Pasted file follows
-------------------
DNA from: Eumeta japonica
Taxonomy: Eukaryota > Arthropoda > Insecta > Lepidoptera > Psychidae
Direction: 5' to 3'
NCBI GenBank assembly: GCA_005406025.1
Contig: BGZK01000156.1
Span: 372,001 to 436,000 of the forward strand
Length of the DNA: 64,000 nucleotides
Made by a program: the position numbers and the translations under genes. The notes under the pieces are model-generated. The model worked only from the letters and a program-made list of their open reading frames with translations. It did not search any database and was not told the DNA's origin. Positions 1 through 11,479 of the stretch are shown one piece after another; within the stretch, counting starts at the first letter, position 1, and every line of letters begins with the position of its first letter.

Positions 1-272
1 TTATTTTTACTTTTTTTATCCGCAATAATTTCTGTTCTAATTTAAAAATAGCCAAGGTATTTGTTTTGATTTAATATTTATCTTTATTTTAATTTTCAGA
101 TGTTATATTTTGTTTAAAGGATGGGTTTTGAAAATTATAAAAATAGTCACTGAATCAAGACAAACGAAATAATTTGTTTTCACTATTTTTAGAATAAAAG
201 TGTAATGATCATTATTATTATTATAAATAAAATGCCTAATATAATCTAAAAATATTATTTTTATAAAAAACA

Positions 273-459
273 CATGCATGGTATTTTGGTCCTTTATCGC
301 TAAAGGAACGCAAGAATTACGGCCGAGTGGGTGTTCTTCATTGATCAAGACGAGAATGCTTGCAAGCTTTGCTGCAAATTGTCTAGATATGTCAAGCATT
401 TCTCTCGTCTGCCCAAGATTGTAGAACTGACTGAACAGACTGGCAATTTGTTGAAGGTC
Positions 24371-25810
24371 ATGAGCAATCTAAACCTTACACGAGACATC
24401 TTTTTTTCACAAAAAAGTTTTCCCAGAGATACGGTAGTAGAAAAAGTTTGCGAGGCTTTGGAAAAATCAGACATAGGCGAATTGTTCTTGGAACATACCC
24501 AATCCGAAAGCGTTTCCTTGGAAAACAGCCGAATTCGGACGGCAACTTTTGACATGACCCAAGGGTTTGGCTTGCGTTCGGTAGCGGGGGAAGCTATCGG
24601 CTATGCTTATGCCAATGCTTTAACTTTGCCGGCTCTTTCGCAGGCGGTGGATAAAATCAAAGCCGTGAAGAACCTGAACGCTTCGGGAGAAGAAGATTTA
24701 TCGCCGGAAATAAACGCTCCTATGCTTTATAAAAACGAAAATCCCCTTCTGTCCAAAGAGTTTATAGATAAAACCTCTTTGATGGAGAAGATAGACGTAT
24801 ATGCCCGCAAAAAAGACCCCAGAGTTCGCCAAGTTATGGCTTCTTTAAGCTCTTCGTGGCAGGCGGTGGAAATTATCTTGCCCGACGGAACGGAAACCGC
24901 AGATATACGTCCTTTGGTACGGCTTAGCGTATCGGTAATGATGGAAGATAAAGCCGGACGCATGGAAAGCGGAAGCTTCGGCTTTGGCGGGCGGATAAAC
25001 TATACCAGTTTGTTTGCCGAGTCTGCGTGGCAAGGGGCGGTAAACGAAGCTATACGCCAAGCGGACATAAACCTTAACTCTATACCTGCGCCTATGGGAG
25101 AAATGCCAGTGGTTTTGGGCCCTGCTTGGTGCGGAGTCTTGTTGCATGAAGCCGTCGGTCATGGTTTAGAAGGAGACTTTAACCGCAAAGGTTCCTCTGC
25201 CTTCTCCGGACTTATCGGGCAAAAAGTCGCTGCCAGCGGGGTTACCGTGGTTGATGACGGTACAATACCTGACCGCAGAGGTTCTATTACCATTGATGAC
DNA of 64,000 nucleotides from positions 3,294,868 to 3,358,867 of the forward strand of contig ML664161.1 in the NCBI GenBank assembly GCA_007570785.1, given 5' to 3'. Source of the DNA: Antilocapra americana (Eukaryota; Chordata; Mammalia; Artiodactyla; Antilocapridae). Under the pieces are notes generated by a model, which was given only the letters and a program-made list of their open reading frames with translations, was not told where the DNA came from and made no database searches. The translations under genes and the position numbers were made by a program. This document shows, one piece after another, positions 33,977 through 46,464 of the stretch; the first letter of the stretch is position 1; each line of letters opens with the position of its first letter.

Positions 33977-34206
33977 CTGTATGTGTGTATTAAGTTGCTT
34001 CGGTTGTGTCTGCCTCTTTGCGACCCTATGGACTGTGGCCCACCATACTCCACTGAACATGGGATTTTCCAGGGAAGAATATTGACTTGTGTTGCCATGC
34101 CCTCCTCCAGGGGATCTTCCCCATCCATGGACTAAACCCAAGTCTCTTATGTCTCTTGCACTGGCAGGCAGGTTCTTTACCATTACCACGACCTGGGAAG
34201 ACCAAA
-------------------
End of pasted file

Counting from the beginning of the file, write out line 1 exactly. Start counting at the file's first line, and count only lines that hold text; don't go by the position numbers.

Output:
DNA from: Eumeta japonica